The Color Of America Essay Research Paper

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The Color Of America Essay, Research Paper The Color of America Americans have the tendency to make judgments based on appearances. A man dressed in dirty, torn rags walking down the street would be considered poor and homeless. Women that dress in tight clothes or short skirts are almost instantly categorized as being promiscuous. Unfortunately, stereotypes negatively affect the ability to understand members of a different group or ethnicity, and people are usually resistant to change because of them. Various groups of people are stereotyped for many reasons, but none like different ethnic groups in this country. America is one big melting pot of culture, religion, and ethnicities. Because of this, many different ideas and beliefs conflict and racial discrimination is

created. The most common stereotypes are those which are aimed at different ethnic or racial groups. African-American stereotypes are the most obvious. People have often stereotyped young black men as gang members solely because of the kind of clothes they wear. The media constantly blasts images of black men involved in crime and gang-banging across the six o clock news, but hardly ever the White or Asian doing the same. If one black man is a criminal, so are the rest of them. This acquisition places all black males together in a group. Whatever happened to individuality? What is the point of classifying races together? Just because one black man robbed a liquor store doesn t mean that every other one will too. To think this is ignorant and stupid. Every human born in this

country has the same rights and freedoms as another. Each person has a chance to make their life into whatever they want it to be, regardless if they are black, white, purple, or green. People have also stereotyped African-Americans as the largest ethnic group on public assistance, which is not true at all. It just seems that way because people are ignorant to the fact that whites make up most of the welfare system. They are also stereotyped as superior to other races concerning sports. They can jump higher, run faster, and have better balance because of their extra muscles. It may seem this way when we watch sports on television, nonetheless though it is a stereotype. White people in America often think of themselves as the true form of Americans. In Growing up in America,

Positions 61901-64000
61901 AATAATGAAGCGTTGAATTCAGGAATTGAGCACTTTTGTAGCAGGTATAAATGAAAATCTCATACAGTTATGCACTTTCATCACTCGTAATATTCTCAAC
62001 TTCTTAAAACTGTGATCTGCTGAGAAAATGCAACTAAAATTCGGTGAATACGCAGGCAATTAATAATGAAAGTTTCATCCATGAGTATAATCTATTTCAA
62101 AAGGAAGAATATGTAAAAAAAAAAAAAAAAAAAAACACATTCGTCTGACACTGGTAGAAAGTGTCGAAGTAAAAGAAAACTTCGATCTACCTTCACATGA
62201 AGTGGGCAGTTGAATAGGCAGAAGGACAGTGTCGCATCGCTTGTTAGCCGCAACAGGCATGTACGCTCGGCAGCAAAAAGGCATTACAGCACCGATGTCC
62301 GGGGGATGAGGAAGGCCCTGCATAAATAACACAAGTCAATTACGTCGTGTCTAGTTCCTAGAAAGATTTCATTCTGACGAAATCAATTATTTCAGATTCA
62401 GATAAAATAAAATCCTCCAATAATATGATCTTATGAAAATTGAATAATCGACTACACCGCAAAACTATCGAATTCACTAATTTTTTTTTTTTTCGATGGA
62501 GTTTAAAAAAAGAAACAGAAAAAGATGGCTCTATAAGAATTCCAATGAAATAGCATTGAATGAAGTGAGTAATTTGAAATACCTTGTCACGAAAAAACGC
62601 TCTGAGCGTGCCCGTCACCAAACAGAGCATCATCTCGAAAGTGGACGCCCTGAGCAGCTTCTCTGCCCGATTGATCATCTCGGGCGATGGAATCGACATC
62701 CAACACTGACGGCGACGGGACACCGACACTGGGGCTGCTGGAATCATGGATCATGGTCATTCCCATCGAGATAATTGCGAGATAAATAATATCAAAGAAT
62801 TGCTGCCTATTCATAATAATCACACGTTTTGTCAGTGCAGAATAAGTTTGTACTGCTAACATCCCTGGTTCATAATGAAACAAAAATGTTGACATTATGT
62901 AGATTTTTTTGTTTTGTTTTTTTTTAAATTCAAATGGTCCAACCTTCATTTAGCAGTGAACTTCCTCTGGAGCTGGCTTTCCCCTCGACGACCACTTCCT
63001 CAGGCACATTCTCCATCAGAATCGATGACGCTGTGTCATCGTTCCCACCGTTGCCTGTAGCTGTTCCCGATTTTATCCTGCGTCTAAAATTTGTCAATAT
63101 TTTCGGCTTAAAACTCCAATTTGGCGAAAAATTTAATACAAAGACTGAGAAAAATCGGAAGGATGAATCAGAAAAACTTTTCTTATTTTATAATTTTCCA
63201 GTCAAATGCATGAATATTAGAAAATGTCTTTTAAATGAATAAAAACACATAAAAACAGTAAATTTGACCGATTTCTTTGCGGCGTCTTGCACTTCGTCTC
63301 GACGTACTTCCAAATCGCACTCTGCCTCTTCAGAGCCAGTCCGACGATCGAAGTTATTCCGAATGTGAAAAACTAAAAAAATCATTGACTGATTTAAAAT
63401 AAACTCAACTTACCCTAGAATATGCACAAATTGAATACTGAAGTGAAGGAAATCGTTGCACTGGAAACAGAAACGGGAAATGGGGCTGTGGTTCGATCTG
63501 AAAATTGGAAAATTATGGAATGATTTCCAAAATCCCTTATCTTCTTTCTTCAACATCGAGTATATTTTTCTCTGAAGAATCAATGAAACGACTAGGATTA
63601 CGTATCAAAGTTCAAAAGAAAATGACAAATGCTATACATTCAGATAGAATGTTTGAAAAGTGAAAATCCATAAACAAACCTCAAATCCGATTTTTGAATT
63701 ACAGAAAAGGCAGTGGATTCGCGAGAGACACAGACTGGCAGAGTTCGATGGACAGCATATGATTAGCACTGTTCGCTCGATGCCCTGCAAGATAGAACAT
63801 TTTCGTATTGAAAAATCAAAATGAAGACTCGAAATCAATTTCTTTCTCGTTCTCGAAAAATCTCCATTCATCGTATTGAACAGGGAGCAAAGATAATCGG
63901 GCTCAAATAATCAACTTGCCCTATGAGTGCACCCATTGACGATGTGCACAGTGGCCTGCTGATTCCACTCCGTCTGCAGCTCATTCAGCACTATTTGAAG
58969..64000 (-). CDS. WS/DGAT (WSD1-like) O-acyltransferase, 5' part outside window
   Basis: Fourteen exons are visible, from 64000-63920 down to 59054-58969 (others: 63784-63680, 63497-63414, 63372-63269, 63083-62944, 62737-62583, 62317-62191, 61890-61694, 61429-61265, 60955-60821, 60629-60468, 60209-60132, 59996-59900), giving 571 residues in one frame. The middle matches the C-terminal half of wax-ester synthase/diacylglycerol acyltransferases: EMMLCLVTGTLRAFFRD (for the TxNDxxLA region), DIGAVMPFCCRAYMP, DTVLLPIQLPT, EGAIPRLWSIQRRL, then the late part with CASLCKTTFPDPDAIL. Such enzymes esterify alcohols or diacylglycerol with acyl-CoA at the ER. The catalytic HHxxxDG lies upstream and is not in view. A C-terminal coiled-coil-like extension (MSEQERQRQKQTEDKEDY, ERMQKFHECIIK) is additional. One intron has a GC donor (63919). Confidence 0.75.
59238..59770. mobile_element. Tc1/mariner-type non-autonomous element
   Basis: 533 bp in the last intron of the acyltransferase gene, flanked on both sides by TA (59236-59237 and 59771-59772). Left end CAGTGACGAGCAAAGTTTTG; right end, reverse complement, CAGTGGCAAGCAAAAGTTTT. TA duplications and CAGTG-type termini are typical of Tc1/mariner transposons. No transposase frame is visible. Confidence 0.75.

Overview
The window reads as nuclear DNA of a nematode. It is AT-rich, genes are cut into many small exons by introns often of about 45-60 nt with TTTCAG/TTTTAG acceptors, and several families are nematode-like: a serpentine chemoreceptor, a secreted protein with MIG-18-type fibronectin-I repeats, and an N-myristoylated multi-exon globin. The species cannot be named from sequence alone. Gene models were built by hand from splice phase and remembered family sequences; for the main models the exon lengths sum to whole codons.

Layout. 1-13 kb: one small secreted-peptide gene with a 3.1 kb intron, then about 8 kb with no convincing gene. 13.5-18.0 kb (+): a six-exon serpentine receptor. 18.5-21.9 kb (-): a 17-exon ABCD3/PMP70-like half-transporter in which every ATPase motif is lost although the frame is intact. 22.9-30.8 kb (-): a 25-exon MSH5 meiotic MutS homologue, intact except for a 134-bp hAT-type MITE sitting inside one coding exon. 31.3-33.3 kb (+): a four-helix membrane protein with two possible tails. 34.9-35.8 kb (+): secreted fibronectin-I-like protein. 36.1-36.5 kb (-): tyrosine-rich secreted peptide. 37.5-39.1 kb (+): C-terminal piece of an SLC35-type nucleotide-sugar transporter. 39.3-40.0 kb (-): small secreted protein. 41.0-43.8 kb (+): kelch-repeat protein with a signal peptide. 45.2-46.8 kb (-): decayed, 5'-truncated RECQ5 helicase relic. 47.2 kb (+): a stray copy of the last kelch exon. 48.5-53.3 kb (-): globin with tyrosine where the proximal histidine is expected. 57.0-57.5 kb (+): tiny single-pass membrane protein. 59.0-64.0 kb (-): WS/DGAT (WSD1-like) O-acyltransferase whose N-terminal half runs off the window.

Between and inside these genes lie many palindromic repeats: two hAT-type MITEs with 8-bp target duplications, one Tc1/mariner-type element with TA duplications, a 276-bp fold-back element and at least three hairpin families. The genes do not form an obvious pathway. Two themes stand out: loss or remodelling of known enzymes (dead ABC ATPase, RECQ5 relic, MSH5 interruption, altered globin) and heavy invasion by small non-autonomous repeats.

Bonnie Kae Grover states that whites treat America as if they founded it, abusing the fact that American Indians were here long before they were (377). Maybe this is where racial discrimination originates. The mere fact that one race thinks that it has supremacy over another is enough to start a civil war all over again. Grover argues that too much of white culture is built on stamping out culture that isn t white, or culture that isn t white enough, or even culture that just doesn’t happen to be the correct brand or shade of white (377). Ostracizing people because they re not white is a common thing in America. It happens everyday, regardless of affirmative action laws. It is truly amazing that one man can have so much anger towards another, simply because of his skin color,

that he would think to harm him. Everyday in America, people are killed just because they are different. It is equally ridiculous that someone should be scared of another just because he is black . In Cool Like Me , Donnell Alexander explains the behavior of his white neighbor. During the day, she sees a black man; at night what she sees in the shadow gliding across her patio is a nigga (367). Alexander s neighbor is clearly afraid of him because he is a black man. She thinks that because she is white, and he is black, he poses a threat. Maybe she thinks that he will rob her. Maybe she even thinks that he will kill her. Whatever the reason, she is discriminating against him because he is not white. Alexander says, Black cool is banished to music videos, sports channels, and UPN